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The Side Eye: 50 Cent Rants, Central Africa the New Vietnam, Gay Rights in Zimbabwe and More

The ‘Side eye’ is the facial response given to people, events, or actions that are silly and ridiculous. Side Eye Stories will summarize instances that we can’t be bothered to write a long-form response to, but wanna express our skepticism towards. Without further ado, here are this week’s picks:


50 Cent recently ranted on his Facebook page about the poor response to his Street King energy drink project that aims to feed hungry kids in Africa. He wrote: "The world is so f***** up. People don’t seem to care anymore." Here are some reasons why people don't care about Street King: it's whack to use a song about murder to promote saving lives, it's also whack for 50 to rant about companies making profits while he's capitalizing on a 'charitable' product, and last but not least, we're still side-eyeing him after that Chinua Achebe debachle.

And a ton more, after the jump.

Despite being one of the longest running conflicts in Africa, Joseph Kony only recently became a household name when President Obama sent 100 U.S. troops into Central Africa to 'advise' the Ugandan military in its fight against the Lord's Resistance Army. This week Assistant Defense Secretary Alexander Vershbow said the deployment has no timeline and could last months. Does this sound familiar? In 1955 President Eisenhower sent advisors to train South Vietnamese troops to fight communists in what led to decades of war. The LRA is not nearly the threat communism was but it's been suggested that Obama's move to finally squash Joseph Kony is just a pretext for the United State's fight against al Qaeda in the region. Btw, we realize that drawing parallels between Central Africa and the Vietnam War is more scary than side eye.

Last year the Prime Minister of Zimbabwe, Morgan Tsvangirai, rejected calls to add gay rights to the constitution. However, this week he told the BBC that he would defend gay rights if he became president - even suggesting that they be added to a new constitution. His change of heart seems to come out of left field, but we will revoke our side eye if he sticks to his guns on this issue.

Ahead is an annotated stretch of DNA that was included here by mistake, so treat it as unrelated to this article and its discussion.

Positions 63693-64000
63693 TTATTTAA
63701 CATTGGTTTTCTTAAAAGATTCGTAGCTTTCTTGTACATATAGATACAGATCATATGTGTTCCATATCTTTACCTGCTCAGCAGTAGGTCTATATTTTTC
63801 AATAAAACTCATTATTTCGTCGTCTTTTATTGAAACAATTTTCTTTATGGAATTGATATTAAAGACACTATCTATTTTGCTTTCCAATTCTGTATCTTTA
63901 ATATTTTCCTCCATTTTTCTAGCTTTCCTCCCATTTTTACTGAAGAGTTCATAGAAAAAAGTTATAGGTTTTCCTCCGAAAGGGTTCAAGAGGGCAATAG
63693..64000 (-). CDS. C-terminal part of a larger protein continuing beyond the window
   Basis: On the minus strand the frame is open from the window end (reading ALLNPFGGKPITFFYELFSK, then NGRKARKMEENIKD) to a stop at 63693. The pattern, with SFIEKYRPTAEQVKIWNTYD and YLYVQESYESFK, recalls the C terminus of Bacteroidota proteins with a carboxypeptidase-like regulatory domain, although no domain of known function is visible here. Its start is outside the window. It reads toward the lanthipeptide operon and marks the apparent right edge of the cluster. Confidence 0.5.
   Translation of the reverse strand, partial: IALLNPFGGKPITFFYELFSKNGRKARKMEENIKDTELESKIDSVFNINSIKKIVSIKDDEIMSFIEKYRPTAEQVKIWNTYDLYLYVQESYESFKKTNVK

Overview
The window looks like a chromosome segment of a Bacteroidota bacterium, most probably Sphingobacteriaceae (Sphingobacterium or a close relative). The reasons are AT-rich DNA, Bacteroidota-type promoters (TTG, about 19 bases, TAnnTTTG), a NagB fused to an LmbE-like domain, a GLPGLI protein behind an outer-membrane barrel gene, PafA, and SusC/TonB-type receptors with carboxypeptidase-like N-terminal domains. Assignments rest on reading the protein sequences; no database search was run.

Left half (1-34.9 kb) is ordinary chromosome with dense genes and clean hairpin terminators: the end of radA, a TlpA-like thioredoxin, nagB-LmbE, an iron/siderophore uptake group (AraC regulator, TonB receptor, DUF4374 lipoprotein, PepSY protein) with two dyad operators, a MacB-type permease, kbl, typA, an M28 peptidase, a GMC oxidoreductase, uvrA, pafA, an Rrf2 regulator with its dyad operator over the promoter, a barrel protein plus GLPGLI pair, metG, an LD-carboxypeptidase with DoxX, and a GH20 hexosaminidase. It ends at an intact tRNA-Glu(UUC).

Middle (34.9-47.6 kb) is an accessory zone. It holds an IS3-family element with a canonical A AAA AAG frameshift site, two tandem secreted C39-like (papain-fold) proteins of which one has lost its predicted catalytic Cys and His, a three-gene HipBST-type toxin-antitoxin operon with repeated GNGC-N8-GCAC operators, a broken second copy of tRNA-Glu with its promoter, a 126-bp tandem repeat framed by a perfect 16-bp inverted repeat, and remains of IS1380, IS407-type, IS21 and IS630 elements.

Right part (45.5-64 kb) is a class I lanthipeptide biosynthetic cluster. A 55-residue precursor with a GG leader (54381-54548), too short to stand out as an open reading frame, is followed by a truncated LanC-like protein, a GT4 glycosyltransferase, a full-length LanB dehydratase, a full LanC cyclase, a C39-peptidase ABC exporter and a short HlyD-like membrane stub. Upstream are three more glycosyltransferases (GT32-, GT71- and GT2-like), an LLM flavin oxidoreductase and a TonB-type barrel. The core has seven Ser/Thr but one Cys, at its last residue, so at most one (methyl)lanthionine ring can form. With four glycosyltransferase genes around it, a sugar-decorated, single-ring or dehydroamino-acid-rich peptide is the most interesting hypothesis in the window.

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Watch this trailer for Mass Destruction and dare tell us that you don't love Nollywood.

Check out previous side eye stories here, here, and here.

 

Interview

Sarkodie Is Not Feeling Any Pressure

The elite Ghanaian rapper affirms his king status with this seventh studio album, No Pressure.

Sarkodie is one of the most successful African rappers of all time. With over ten years of industry presence under his belt, there's no question about his prowess or skin in the game. Not only is he a pioneer of African hip-hop, he's also the most decorated African rapper, having received over 100 awards from close to 200 nominations over the span of his career.

What else does Sarkodie have to prove? For someone who has reached and stayed at the pinnacle of hip-hop for more than a decade, he's done it all. But despite that, he's still embracing new growth. One can tell just by listening to his latest album, No Pressure, Sarkodie's seventh studio album, and the follow-up to 2019's Black Love which brought us some of the Ghanaian star's best music so far. King Sark may be as big as it gets, but the scope of his music is still evolving.

Sonically, No Pressure is predominantly hip-hop, with the first ten tracks offering different blends of rap topped off with a handful of afrobeats and, finally, being crowned at the end with a gospel hip-hop cut featuring Ghanaian singer MOG. As far as the features go, Sark is known for collaborating mostly with his African peers but this time around he branches out further to feature a number of guests from around the world. Wale, Vic Mensa, and Giggs, the crème de la crème of rap in America and the UK respectively all make appearances, as well as Nigeria's Oxlade, South Africa's Cassper Nyovest, and his fellow Ghanaian artists Darkovibes and Kwesi Arthur.

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